Psychology of Health and Chronic Illness
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At the completion of this subject students will be able to:
- identify factors that can combine to make illness particularly challenging
- compare and contrast quality and quantity of life and their differing importance at different life stages
- critique different quality of life measurement tools and their application to different populations
- examine end of life issues including accepting a poor prognosis, challenges of dying and models of bereavement
- apply evidence-based strategies to disease management.
- Critical time points within illness
- Chronic diseases 1
- Chronic diseases 2
- Patient needs & psychosocial adjustment to illness
- Quality of Life: Conceptual & Measurement Issues
- Communication with children whose parent has a chronic illness
- Coping with Illness: couples adjustment and interventions
- Patients with culturally/linguistically diverse (CALD) Background
- Chronic illness & the use of Complementary and Alternative Medicine
- Psycho‐sexual adjustment & Interventions
- Coping with dying, death and bereavement
- Standard Media
- Embedded Multimedia
- Online Quizzes/Tests
- Web links
- Online assignment submission
- Discussion forum/Discussion Board
- Audio-Video streaming
- Printable format materials
- Resources and Links
In order to enrol in this subject, you must be accepted into one of the following degrees:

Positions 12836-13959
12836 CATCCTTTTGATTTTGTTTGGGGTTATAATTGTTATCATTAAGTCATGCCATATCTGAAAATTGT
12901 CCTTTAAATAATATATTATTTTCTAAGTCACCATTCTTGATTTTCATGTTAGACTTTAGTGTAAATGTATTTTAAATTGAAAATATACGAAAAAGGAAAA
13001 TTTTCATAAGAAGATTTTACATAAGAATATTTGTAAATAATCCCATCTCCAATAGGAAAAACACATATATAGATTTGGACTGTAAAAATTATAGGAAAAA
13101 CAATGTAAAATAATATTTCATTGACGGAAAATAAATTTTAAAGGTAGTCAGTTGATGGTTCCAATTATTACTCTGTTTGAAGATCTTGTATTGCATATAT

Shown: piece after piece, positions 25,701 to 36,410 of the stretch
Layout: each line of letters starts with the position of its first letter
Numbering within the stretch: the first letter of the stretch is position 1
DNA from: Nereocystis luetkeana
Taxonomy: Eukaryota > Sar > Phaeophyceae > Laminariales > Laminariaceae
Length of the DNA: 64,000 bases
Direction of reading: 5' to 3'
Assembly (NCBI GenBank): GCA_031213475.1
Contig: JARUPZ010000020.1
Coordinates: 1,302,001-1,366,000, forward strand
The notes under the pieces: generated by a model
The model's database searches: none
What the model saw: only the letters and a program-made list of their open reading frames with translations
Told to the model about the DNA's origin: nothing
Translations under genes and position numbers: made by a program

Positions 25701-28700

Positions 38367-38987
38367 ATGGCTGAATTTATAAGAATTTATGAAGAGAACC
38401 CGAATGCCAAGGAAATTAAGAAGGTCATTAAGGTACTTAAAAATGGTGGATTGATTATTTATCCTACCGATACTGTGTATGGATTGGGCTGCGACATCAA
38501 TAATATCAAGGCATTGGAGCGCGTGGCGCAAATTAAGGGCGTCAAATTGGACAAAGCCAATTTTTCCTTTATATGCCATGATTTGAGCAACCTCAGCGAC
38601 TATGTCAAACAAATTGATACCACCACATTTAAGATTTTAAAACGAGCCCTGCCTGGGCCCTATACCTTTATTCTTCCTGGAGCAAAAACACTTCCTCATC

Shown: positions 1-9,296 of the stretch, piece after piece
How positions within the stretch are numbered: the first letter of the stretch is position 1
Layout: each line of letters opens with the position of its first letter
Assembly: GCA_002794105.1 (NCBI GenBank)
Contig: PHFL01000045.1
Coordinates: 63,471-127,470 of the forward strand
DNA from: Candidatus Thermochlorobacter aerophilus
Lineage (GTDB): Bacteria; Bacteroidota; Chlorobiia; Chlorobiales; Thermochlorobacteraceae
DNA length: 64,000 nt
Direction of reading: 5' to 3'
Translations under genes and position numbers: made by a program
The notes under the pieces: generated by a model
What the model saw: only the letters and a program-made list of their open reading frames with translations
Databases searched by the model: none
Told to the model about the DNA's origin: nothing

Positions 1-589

No special requirements
In this subject, students will consider the impact of acute and chronic illness states (including physical and mental illness) on the patient and their family. Aspects of quality of life affected will be considered, including sexuality, body image, fatigue, existential crisis, social and intimate relationships, physical reactions and spirituality. The impact of formal and informal systems of social support on illness and outcomes will be explored. The subject will incorporate evaluation of research methods used in such studies together with the application of health psychology theory and a critical examination of research findings. Relationships between health cognition, health behaviour and psychological adjustment will be an important theme, as will be a consideration of interventions to improve patient well being. Broad social, cultural, and political aspects of disability and acute and chronic disease will also be examined. The impact on and needs of carers and family members will also be considered in this subject of study.
Please Note: If it’s your first time studying a Curtin University subject you’ll need to complete their compulsory ‘Academic Integrity Program’. It only takes two hours to complete online, and provides you with vital information about studying with Curtin University. The Academic Integrity Program is compulsory, so if it’s not completed your subject grades will be withheld.
Find out more about the Academic Integrity module.
- Case Study (50%)
- Invigilated Examination (50%)